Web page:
State Department Spokesperson John Kirby stated that “there’s a combat role here for US forces” who are launching airstrikes, ground forces will “absolutely” “be exposed potentially to combat operations,” and Master Sgt. Joshua Wheeler “died in an act of combat” on Thursday’s “Your World with Neil Cavuto” on the Fox News Channel.
Kirby said, “I think we’re worrying too much about parsing on words here. I mean, what we’ve said all along, and even in my prior capacity speaking for the Pentagon, and obviously American troops, some, were involved in combat operations in Iraq and Syria, when you are dropping bombs on an enemy, that’s an act of combat. what we’ve always said, and what remains true today is that there’s no mission of combat operations on the ground for troops in Iraq or in Syria. Their job on the ground is largely training and advising and assisting. Now, in the conduct of that particular mission set, are they going to be exposed potentially to combat operations and are they going to find themselves at risk? Absolutely. And what we’ve said all along, and even when i was being interviewed by you many, many months ago, we talked about the fact the troops have the right, they have the responsibility to defend themselves, and if need be, to defend our allies and partners on the ground when they have to do that, and that’s what happened in this case. We’re not — it’s not about whether it is or isn’t combat. Clearly Sergeant Wheeler died in an act of combat and we’re all — we all share our pride in him and our thoughts and condolences for the family. What hasn’t changed is the central mission itself, which is, to enable, to partner with, and to support the capabilities on the ground of indigenous forces. In Iraq, it’s the Iraqi Security Forces, in Syria it’s various moderate opposition groups and counter-ISIL fighters.”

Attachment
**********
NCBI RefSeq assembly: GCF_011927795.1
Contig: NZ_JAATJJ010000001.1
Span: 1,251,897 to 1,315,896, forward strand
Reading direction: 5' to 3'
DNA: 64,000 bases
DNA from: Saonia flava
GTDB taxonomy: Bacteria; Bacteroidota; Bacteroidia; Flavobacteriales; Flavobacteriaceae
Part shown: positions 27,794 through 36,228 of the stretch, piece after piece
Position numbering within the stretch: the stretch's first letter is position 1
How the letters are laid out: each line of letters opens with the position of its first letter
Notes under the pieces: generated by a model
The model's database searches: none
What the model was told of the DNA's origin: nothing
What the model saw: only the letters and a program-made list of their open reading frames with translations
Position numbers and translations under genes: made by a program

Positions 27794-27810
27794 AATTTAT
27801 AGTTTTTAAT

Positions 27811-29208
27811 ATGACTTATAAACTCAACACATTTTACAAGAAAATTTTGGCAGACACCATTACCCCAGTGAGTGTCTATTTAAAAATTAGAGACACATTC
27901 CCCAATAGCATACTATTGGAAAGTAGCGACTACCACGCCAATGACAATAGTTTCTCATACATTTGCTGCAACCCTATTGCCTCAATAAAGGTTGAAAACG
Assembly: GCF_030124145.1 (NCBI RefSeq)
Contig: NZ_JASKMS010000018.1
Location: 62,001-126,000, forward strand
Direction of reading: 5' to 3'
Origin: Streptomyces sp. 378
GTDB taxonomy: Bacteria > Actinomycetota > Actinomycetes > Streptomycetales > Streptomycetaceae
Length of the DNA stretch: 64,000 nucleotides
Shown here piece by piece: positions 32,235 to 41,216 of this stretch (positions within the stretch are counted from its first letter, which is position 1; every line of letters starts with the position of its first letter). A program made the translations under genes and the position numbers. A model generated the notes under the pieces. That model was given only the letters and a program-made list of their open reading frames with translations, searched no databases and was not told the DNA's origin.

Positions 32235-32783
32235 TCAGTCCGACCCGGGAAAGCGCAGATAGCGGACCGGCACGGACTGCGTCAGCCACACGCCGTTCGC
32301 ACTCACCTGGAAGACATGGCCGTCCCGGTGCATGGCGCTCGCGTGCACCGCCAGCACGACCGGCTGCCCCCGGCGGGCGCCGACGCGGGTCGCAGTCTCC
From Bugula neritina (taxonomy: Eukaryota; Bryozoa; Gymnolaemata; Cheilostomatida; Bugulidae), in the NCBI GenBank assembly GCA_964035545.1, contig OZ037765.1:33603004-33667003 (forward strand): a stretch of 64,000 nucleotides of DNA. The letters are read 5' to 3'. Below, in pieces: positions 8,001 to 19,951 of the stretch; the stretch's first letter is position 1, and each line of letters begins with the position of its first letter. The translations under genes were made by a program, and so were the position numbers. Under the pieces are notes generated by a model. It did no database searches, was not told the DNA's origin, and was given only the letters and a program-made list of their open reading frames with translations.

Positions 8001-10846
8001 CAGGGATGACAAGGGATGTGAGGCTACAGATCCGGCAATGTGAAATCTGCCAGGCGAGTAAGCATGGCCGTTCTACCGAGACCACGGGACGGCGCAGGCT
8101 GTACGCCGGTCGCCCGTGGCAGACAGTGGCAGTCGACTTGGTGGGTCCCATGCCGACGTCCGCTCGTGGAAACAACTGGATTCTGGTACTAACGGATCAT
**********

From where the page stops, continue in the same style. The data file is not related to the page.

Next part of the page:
He added, “I mean, clearly there’s a combat role here for US forces as they continue to launch, now more than 7,000 airstrikes against ISIL in both Iraq and Syria. That is no kidding an act of combat, and we recognize that. What we’re talking about here, though, and what we’ve learned over now 14 years of counter-insurgency warfare in Iraq and Afghanistan is, that the best antidote to extremism on the ground is strong, capable, indigenous forces that can sustain a defeat, over time for terrorists that are using your territory for safe havens.”
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